Norfolk Painting School's Martin Kinnear on the science and art of choosing to be more creative
I have something important to say to you about creativity, well two things really; it turns out that it's possible to choose to become more creative and worryingly easy to loose the habit.
All of this matters because while creativity is self evidently a good thing for painters, it turns out to be a great thing for everyone's health and well being. I'm, no doctor, but it seems to me that if ever there was a time to think about one's mental health, the return to some kind post 2020 normality, then these days after the pandemic would be it.
According to a paper by Harvard, creative expression is strongly linked to reduction in anxiety, an increase in well being and - here's the killer, in the way it engenders a sense of accomplishment and purpose will go a long way to relieving depression and stress; two major factors in our long term health.
Non of this is really news to artists, and as someone who painted his way out of life changing disability I can honestly say that choosing to become a painter probably saved my life. But the other conclusions in the Harvard study about becoming more creative and losing ones ability to do it, caught my eye.
We may be born creative but being creative is a choice
Lots of non artists think that ' they weren't born' with some kind of elusive creative gene, and while the Harvard study confirms strong links between brain physiology and facility for creative thought it stresses that while we may - or may not be - predicated to be creative, by far the strongest factor in becoming more creative is simply repeated 'experience' of doing it.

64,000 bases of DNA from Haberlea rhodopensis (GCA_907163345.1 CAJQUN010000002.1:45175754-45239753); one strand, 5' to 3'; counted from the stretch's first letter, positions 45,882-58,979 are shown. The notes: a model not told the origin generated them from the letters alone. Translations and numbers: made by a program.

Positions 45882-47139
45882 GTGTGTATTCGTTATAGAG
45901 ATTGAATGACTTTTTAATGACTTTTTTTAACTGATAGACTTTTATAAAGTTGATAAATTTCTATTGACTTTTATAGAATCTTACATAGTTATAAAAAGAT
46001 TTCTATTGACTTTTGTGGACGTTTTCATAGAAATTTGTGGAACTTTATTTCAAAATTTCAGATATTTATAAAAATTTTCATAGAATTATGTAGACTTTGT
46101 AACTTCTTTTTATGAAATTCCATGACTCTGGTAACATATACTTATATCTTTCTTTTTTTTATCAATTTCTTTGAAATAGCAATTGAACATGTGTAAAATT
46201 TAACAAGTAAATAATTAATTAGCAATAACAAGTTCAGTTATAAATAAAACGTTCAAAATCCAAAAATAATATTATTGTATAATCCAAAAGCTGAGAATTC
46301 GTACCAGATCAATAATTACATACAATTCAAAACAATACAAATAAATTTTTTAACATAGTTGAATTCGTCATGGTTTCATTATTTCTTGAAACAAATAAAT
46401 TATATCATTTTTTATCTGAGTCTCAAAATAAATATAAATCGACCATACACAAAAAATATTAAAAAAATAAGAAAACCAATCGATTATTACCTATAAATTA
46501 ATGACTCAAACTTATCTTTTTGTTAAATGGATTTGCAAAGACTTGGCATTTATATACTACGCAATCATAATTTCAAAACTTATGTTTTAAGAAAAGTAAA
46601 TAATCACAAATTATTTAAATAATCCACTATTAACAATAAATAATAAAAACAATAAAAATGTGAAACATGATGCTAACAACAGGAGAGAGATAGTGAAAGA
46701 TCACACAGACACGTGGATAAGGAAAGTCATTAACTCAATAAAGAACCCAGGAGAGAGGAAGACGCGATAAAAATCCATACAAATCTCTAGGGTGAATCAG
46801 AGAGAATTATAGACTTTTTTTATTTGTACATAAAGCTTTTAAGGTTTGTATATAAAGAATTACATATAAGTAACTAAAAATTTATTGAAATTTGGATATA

In other words , the more often you think creatively, the more creative you will become. So each and every time you practice a new creative painting skill you're actively making it easier to learn more, and the more you become creatively engaged the happier, healthier, and less stressed you will become.
But all of this positivity comes with a warning : it's very easy to blow your progress to a creatively healthier less stressed life, by falling into two common ways of thinking, which I often see in artists.
The Enemy of Creativity is..
According to the study, creativity is especially lowered by perfectionism and a fear of failure. This is what Keynes meant when he said 'The difficulty lies not so much in developing new ideas as in escaping from old ones.' It's the reason that great creative thinkers from Wilde, to Picasso, to Einstein emphasise again and again the importance of being childlike in our willingness to try new things.
A famous study by Dr George Land, commissioned by NASA to show whether some people were born with it or whether it was learned is one of the key sources we use in our Diploma.
Lands and his team tested 1,600 children at age 5. 98% of those 5-year-olds scored in the creative genius range, a finding they were shocked by. So, they developed it into a longitudinal test, retesting at age 10. At this age 30% scored in the creative genius range. They continued the tests a further five years, retesting at age 15. By this point it had dropped to 12%. Only 2% of adults score in this range.
It's Not Just Child's Play
The problem here of course is that despite Dr Lands' findings, very few under 5's, despite being predicated to be 'creative geniuses' design innovative computer systems, rocket engines for NASA, formulate new solutions for sustainable energy, or for that matter paint great and moving Art.
Creativity is one thing and successful innovation another. Anyone can have a million creative but ultimately useless thoughts, and one of the important Harvard findings was that successfully creative people learn the habit of cross checking what they imagine might be possible with what they know could work.